2 thoughts on “Meet the Family or Call It Quits”
Fantastic article, I agree with you, meeting the parents should be something that should be approached in a timely manner, waiting a year is not a bad idea, it gives you and your partner time to see if this relationship is going to go the distance, without any interfierance from the family, even though sometimes the family does have a big role and influence in the relationship, letting the relationship grow and flourish, is often the healthiest thing you can do.
Blessings and Big Hugs!
I am so glad this article was written. This issue would be an excellent reason to call a psychic. I am going to mention some things, and it is my hope that other readers, who have seen in readings, the same thing I have, to please come forward and share.
Talk about the tip of the ice berg? I have had on several instances, people getting very upset with me when I have tried to tell them, “This is way too soon to meet the parents, there is something going on.” Please know, that most of the time, when someone, immediately, wants you to meet their parents, most of the time, the parents are going to decide if this relationship continues….Once in a blue moon, and only in super quick engagements (which don’t happen that often), is when this is okay-And once in a while, I see it, hardly ever at all..In fact, almost 20 years of professional experience in this field, I would say I have seen it maybe five times? Yes….Most of the time, I see, especially with the men (wanting to meet their parents asap) it is so the parents can give their approval. I have had people call me, not too long after meeting the parents, saying, “He said it is not going to work, and will not talk to me anymore, just cut it off.” I try to get them to see the connection, a lot of times a persons ego will not allow them, just to see, what truly went on here. Sometimes I get a person who wants to see the truth, and will agree or, tell me, that had to be it…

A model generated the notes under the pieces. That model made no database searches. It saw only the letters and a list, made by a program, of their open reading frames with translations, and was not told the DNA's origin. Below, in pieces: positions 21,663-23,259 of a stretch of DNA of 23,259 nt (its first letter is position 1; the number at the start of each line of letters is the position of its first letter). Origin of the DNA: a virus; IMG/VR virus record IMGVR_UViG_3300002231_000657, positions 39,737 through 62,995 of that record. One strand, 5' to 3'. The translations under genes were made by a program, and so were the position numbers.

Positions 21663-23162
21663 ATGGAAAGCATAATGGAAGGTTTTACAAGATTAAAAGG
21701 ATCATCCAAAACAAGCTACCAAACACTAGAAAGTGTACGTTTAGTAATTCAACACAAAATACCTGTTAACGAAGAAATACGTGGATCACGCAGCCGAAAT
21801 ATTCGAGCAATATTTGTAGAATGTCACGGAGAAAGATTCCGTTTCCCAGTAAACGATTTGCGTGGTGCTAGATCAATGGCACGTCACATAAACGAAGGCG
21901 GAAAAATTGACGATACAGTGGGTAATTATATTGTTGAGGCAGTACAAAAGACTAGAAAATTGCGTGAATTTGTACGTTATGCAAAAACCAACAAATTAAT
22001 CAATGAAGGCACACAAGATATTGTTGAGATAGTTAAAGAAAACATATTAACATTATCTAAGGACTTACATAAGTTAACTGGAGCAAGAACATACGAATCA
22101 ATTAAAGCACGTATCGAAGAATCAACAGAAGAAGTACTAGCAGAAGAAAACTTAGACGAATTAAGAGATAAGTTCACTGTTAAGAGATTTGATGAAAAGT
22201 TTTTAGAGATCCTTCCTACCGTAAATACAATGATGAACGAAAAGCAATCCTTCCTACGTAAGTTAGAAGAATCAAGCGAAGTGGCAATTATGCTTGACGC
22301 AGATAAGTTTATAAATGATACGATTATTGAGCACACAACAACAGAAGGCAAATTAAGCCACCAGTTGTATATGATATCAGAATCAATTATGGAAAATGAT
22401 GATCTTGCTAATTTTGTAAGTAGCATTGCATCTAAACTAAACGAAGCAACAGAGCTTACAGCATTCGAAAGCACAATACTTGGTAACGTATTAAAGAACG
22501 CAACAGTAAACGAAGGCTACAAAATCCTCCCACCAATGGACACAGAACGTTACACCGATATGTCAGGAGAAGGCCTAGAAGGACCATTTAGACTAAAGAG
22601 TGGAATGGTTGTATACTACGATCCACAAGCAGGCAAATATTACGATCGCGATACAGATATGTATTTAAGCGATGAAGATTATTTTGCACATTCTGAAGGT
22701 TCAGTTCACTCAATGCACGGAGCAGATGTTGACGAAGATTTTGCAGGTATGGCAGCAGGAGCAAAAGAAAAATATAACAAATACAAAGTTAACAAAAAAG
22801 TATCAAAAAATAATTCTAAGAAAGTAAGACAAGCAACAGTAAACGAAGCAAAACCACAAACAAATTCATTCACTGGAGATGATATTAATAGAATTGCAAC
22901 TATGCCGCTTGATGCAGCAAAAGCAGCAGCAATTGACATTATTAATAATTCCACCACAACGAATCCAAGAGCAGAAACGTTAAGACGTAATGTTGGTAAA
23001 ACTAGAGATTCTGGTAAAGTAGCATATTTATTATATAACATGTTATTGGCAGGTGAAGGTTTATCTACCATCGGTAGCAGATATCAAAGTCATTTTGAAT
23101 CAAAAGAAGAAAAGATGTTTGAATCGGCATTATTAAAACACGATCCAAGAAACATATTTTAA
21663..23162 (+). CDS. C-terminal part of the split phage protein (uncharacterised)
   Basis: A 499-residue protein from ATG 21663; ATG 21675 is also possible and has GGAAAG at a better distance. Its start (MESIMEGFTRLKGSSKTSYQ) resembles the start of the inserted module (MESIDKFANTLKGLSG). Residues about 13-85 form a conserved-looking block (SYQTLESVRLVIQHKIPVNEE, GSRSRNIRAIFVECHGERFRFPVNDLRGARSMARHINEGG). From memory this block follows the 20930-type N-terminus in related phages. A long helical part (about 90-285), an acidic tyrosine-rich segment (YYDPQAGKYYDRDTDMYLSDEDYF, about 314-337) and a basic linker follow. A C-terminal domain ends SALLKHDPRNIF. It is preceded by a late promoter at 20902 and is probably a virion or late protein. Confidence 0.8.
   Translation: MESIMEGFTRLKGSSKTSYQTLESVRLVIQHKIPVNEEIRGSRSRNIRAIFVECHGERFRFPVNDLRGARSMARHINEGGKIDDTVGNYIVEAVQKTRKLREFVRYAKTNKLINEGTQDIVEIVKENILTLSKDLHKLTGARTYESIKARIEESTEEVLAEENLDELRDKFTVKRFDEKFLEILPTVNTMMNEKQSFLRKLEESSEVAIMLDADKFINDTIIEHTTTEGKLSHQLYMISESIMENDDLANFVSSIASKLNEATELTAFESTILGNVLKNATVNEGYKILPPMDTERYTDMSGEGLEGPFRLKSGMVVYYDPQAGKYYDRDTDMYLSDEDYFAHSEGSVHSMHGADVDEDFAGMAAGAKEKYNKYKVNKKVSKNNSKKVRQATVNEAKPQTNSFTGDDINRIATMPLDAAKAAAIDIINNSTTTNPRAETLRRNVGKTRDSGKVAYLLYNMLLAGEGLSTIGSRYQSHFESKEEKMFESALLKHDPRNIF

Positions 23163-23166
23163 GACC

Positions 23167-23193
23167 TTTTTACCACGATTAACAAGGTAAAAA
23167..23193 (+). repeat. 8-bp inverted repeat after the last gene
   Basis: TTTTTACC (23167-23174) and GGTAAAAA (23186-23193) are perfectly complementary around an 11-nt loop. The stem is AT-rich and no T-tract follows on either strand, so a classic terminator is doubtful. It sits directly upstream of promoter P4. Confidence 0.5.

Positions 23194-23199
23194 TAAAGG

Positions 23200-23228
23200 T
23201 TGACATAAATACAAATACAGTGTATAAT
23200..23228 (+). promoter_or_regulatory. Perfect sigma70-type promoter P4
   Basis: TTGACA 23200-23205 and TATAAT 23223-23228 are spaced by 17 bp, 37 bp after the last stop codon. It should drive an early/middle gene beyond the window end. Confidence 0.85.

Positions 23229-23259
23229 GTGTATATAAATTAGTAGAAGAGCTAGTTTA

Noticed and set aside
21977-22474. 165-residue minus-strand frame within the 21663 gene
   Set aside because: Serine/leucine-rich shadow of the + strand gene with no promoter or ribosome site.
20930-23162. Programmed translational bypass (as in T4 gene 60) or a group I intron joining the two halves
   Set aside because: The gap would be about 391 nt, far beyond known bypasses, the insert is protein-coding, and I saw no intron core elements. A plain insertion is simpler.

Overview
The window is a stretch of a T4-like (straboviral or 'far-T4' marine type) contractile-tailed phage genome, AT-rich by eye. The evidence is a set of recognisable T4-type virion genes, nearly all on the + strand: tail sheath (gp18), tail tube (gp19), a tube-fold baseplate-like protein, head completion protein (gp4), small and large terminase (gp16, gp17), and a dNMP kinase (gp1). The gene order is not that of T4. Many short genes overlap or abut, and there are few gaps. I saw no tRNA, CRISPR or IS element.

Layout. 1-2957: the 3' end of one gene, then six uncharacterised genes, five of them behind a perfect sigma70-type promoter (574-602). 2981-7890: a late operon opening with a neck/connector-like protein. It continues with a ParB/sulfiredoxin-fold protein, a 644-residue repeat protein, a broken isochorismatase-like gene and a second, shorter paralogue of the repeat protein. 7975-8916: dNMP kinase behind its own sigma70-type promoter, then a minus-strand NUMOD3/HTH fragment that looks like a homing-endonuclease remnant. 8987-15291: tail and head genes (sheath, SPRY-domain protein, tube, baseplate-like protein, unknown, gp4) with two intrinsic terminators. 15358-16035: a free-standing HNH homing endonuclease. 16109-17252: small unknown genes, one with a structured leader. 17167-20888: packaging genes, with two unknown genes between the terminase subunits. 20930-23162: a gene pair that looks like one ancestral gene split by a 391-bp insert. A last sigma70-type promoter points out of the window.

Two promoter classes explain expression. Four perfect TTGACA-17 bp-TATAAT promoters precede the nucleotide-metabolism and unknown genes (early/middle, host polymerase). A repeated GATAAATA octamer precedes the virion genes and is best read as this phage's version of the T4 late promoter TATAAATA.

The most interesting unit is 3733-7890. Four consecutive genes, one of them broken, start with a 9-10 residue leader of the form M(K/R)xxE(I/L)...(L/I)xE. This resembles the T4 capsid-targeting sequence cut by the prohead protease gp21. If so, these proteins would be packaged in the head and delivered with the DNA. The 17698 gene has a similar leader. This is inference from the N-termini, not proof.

Ladies, please stall on meeting the parents, try to go at least a season if you can, and sometimes that is still too soon. For many reasons. Parents can give their opinion, and if a bond between the new couple is not strong enough, or attachment is not as strong, people’s parents and families can have big impact and especially, if a person has fears of relationships. And it can also work reverse-where the person you take to meet your parents, too soon, can be picky about who they want their inlaws to be, and make a cold decision. I have seen itt both ways. If it is a huge party or event, then go, you really have not any choice, but make sure to almost act like you would on a job interview…And this can happen, too.
On the other hand, I do disagree with the one year mark on meeting the parents. Due to complex issues in our society, it is not good to push on this issue, unless it has gone into perhaps a year and a half…Same with meeting the kids, in divorced familes…Let me tell you why-I have seen many people come around, and open the invite to meet their kids and parents, but a little later sometimes, due to the new modern issues that so many people face with pressure and the fear of the past/future. I think a person should wait a year and a half to finally speak up. I would never push on this issue, a lot of times, it works itself out, as the person who is stalling, realizes, this is not fair and eventually, does make it all happen. I would add six months to your cut off period, Eric. And for many, this will not be an issue anyway, but it can happen, and due to the fact times are changing, and what I have observed, I feel it is best to give it a full year and half before making it a big issue. It usually will work itself out. There is always a special situation, however, and if this is the case, where it is taking more than a year and a half to meet family, then it is time to get a reading and we will show you a good time to address this…
These are very important things. Thanks again, for bringing up something that people seem to minimize.